Council for Excellence in Government

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The Council for Excellence in Government was a public/private partnership organization initiated in the 1980s designed to improve the effectiveness of federal, state, and local government in the United States. The organization ceased to operate in 2009 and the majority of its staff and programs moved to the Partnership for Public Service. [1]

Originally, the Council was a brainchild of several ex-government officials who had moved on to success in the private sector. They felt that government services and responsiveness to public needs would improve if there were an organization that could bring the private and the public together to meet and exchange ideas.

The Council commissioned public polls, attempted to engage citizens and generate interest in public service, and provided generous awards for innovation in government. Council supporters, called principals, provided advice, assistance, and monetary sponsorship for the Council's activities.

The Council was non-partisan in nature, and had former Presidents Jimmy Carter, George H. W. Bush, and Bill Clinton as honorary chairs of its board. Former President Gerald Ford was also an honorary co-chair until his death.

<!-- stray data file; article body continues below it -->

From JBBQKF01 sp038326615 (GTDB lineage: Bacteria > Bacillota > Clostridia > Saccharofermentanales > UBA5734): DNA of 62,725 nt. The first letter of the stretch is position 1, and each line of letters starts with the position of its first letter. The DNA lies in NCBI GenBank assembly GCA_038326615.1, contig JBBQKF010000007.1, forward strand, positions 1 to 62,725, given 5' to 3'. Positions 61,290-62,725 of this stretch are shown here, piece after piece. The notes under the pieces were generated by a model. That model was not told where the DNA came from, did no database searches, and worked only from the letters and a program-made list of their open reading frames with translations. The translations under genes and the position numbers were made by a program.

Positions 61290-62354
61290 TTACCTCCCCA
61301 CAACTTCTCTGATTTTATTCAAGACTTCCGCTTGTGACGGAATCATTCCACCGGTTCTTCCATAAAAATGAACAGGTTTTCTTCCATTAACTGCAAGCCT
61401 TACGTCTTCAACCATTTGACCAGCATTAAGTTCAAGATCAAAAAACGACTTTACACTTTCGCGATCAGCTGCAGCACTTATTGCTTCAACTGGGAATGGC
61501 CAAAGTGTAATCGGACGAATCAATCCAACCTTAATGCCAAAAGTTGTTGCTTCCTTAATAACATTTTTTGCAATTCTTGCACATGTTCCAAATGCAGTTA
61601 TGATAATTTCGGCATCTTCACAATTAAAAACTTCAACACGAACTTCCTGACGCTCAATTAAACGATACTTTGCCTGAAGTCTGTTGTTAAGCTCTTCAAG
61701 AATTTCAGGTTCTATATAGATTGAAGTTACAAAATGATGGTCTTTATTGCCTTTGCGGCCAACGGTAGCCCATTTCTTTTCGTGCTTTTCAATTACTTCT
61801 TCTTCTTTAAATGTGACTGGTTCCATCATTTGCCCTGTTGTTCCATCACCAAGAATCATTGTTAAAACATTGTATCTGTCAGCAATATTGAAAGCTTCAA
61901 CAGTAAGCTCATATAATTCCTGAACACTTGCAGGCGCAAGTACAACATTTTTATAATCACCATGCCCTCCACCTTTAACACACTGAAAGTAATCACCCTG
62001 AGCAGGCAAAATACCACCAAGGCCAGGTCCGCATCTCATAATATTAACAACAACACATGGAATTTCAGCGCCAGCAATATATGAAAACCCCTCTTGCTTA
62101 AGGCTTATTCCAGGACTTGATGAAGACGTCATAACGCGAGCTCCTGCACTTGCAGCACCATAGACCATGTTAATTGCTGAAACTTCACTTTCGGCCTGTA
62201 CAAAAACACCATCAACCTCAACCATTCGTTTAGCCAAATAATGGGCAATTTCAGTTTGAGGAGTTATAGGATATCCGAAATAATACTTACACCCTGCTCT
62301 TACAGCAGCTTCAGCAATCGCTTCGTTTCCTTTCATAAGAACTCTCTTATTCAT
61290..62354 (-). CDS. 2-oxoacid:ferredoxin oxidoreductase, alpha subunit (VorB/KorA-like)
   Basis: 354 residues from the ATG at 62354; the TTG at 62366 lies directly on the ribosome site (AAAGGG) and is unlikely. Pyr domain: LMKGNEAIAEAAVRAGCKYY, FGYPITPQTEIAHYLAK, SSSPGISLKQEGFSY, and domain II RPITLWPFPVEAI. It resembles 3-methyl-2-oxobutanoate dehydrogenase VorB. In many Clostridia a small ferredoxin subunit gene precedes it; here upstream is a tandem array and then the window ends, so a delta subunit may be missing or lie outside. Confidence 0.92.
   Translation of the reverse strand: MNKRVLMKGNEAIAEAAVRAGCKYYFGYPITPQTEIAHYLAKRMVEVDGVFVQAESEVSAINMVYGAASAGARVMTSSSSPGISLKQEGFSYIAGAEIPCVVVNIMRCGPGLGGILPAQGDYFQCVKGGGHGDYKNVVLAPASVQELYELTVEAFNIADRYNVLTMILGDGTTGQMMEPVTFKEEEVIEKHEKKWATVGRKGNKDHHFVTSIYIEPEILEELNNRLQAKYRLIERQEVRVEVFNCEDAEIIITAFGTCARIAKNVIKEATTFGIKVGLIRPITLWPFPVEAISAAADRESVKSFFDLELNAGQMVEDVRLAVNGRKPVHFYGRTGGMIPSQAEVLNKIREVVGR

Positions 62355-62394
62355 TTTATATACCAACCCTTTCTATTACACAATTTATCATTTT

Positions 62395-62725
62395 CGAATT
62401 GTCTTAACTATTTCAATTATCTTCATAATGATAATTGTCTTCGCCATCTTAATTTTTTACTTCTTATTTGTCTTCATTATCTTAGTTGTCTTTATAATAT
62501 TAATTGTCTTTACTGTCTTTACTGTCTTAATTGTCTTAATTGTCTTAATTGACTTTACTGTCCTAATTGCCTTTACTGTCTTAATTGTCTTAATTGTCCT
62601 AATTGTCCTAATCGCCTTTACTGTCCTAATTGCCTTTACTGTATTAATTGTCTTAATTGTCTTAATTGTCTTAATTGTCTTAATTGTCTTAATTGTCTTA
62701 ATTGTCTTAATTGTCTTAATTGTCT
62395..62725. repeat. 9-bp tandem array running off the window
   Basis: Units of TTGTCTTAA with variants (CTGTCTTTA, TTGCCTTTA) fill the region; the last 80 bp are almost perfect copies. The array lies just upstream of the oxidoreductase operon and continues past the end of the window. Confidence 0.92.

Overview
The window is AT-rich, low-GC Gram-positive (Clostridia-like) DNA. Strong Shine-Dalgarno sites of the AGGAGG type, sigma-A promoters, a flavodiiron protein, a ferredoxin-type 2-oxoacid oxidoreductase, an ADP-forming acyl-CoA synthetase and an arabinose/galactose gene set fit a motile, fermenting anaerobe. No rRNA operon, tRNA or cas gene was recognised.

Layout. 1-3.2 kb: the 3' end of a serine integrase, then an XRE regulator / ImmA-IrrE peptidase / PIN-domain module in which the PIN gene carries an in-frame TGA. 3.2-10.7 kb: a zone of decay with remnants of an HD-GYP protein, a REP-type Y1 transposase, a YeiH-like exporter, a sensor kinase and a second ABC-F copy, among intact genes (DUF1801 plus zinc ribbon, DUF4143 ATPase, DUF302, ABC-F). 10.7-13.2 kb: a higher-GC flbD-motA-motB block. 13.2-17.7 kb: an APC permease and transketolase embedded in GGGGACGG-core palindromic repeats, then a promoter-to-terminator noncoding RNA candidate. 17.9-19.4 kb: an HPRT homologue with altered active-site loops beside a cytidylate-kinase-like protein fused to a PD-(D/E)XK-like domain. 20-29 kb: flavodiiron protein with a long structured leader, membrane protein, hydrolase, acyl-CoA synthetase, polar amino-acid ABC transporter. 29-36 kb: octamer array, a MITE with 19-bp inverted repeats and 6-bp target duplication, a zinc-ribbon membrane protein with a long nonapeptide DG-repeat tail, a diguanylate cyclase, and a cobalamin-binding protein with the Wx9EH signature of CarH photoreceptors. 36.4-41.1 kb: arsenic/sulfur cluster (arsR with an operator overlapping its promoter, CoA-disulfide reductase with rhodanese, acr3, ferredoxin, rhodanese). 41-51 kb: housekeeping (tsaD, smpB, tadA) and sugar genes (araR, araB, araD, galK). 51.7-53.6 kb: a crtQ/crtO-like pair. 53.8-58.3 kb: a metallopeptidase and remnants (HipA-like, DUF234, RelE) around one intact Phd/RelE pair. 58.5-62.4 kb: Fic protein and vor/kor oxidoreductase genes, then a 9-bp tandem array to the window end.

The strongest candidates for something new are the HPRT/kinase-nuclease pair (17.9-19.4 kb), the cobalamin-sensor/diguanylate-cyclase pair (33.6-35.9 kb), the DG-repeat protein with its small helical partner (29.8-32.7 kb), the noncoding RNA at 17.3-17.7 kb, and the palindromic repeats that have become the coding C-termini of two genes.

Virginia philanthropist Alan Voorhees, whose architectural firm designed the Metro system in Washington, D.C. and many other capital cities around the world in the 1960s and 1970s, provided seed money and office space in the early 1980s. Voorhees was always interested in applications of technology to public problems, and was the inventor of the "gravity theory" of traffic flow which was used in transportation planning since the 1950s.

References[edit]

  1. ^ Rosenberg, Alyssa. 2009. Council for Excellence in Government to close. Government Executive, February 9, 2009, http://www.govexec.com/dailyfed/0209/020909ar2.htm